The masters! These are the guys that can read the math and finance journals. They know the theoretical stuff which the tier 2 guys don't, ie an analytical solution to returns via arbitraging two banks assuming the two different pricing models being used. These guys work on something deep in the model, ie alter the volatility, redefine a search algorithm, (Maybe bad examples because clearly I'm not here) Tier 2 guys just understand and implement.

For me, I see it as 1 < 2 = 2.5 < 3

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#### Liam

Examples probably are simplistic but this is precisely the stuff non-mathematical people don't understand. It's not like selling houses where you can return to it anytime, albeit just get into the swing of things. Still I seriously cannot understand how 95% of the population would reject what is stated on this thread as if they're somehow employment experts after doing 1 or 2 Mickey mouse jobs. I mean few will have experience of maths degrees never mind being a quant.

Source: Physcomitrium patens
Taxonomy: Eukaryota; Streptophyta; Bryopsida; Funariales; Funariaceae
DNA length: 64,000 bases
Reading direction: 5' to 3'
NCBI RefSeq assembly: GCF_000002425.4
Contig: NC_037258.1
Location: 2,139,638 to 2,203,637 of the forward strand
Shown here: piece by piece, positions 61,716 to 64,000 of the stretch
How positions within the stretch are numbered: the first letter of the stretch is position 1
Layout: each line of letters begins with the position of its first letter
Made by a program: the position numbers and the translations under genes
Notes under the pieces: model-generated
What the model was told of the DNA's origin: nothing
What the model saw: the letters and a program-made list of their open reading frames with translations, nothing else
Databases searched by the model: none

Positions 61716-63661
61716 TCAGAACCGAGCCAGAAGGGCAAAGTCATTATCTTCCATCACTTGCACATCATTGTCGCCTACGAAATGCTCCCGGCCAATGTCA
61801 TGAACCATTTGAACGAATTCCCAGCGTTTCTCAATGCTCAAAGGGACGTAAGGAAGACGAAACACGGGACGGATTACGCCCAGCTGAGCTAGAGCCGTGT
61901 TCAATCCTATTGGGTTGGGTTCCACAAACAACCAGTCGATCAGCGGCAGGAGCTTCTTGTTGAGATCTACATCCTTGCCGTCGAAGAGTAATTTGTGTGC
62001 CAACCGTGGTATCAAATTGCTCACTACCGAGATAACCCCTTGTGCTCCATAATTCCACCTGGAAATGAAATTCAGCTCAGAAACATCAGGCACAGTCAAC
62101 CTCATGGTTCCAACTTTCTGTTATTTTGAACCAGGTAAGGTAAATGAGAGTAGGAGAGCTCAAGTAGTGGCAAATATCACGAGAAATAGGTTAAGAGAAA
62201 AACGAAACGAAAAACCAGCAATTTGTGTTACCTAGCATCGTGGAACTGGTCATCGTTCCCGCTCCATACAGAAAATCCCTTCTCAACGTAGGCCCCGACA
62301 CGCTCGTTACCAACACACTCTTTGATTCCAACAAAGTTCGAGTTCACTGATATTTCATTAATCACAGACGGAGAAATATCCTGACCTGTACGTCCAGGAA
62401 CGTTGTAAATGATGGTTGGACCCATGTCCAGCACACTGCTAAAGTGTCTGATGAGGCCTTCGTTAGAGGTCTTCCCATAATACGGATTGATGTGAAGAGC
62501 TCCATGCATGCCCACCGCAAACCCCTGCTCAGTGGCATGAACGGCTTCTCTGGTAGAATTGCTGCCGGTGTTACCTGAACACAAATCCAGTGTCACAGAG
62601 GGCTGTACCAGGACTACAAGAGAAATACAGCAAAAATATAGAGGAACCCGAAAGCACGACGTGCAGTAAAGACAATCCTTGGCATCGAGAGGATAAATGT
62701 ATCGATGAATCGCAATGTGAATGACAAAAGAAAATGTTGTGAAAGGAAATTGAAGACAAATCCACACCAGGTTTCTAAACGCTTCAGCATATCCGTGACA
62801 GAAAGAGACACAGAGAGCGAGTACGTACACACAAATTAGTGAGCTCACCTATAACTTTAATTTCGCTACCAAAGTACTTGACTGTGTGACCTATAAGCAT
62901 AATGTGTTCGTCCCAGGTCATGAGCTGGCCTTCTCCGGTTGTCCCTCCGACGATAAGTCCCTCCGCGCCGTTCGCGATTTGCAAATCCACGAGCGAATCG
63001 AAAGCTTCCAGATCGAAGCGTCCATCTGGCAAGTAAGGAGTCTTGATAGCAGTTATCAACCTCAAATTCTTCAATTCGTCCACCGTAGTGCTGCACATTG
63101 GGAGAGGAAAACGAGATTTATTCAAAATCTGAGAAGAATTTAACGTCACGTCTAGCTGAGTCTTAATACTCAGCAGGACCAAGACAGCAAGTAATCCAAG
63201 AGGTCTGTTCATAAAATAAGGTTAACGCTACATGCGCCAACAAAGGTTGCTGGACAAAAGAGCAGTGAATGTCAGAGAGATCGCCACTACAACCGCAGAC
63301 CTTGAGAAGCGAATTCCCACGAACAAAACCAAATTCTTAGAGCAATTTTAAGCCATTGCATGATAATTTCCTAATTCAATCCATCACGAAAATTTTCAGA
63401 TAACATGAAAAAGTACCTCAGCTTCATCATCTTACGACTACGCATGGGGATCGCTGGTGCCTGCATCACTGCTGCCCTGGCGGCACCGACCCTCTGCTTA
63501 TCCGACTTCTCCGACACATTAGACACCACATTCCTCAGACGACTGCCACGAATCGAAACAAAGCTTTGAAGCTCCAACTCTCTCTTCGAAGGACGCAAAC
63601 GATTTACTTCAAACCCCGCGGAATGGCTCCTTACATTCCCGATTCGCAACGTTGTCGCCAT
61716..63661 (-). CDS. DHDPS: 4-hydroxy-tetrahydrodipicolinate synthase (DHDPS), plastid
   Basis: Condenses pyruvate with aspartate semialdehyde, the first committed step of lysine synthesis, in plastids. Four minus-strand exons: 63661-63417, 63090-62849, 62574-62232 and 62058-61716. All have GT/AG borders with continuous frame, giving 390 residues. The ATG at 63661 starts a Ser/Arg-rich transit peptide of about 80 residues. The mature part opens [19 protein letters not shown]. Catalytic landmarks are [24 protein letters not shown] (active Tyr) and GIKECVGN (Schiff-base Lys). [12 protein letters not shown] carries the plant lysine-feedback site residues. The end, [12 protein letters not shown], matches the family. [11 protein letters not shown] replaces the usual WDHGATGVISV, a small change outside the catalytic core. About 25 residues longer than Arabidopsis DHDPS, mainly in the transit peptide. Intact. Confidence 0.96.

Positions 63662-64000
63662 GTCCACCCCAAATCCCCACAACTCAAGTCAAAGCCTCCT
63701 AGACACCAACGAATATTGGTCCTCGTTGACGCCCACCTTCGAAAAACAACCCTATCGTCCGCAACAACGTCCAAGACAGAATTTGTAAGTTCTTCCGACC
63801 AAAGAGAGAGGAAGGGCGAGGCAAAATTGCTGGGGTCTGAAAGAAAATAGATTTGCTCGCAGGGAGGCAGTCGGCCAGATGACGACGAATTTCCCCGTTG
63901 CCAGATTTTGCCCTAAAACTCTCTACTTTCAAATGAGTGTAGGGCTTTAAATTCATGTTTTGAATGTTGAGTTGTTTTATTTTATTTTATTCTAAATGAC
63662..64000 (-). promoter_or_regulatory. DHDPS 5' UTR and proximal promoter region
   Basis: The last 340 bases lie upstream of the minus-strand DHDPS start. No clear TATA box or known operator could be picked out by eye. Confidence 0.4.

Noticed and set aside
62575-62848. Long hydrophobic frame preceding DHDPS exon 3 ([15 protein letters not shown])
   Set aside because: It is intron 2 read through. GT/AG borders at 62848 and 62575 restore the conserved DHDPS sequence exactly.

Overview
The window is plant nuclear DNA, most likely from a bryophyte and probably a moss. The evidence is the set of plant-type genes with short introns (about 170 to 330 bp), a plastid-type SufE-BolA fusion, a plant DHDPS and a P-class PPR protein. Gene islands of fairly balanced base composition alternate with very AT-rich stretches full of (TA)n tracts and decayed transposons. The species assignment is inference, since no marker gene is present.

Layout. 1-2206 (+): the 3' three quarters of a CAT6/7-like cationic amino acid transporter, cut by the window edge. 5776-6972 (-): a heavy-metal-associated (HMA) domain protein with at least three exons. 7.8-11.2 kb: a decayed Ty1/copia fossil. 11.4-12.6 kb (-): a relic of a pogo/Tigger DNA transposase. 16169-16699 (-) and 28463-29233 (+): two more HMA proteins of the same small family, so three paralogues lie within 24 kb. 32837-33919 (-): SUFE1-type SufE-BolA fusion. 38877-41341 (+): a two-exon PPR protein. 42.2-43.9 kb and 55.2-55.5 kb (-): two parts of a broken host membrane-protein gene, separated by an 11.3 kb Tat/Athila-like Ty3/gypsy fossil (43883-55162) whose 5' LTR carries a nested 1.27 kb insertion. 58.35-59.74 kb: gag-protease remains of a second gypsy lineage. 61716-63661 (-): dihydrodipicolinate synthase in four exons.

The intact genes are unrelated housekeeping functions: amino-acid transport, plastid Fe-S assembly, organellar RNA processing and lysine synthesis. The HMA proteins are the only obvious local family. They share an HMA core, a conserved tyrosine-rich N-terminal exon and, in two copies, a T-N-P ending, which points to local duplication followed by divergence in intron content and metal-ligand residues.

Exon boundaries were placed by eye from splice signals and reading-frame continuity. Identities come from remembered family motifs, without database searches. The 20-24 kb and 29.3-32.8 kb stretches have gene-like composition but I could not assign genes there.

I've returned to mathematical work after 6 years of working in finance without it - it was still fresh, but I could see a difference between that and my stopgap job where I was redoing market research calls, which took 1 week to get back into the swing of things. Although to be fair I'm finding reading through MapReduce and machine learning papers very easy as probably 4 out of the 5 years I did in college involved it.

#### Daniel Duffy

##### C++ author, trainer
In my undergrad by 2nd year you would be able to read any text in mathematics. Trust me, when people describe someone as "good at maths" usually the person in question does not have this skill.
Indeed.

#### Levi McClenny

Dare I ask what people consider of someone with a PhD in a technical field (such as EE) AND a MSCF? I feel that it qualifies as "Tier 3" described above but alas could make you look like you're trying too hard and make you "overqualified." Curious what the community thinks of this, or if someone has run into this type of individual personally what they thought of him/her.

#### Daniel Duffy

##### C++ author, trainer